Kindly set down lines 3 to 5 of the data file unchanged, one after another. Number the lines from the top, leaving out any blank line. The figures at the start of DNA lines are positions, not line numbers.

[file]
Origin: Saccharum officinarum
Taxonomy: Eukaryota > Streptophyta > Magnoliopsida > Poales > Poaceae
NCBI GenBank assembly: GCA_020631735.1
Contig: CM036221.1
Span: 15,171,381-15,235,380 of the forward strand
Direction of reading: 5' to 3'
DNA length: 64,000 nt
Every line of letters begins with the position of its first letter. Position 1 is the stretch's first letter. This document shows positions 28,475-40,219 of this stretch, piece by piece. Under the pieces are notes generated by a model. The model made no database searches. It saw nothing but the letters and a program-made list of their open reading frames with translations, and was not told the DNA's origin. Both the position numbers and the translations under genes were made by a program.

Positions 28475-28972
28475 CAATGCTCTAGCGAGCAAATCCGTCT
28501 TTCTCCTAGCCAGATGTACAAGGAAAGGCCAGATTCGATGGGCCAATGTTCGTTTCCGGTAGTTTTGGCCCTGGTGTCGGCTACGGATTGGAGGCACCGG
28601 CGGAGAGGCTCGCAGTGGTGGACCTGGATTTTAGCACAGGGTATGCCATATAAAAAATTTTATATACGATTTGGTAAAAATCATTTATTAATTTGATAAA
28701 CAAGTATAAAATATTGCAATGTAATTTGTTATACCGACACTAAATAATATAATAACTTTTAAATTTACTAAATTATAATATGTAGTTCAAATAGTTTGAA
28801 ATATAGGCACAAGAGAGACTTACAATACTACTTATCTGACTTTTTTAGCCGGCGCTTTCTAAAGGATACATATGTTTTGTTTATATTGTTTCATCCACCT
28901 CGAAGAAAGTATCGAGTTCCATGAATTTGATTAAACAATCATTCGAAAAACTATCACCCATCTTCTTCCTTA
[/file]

NCBI GenBank assembly: GCA_020631735.1
Contig: CM036221.1
Span: 15,171,381-15,235,380 of the forward strand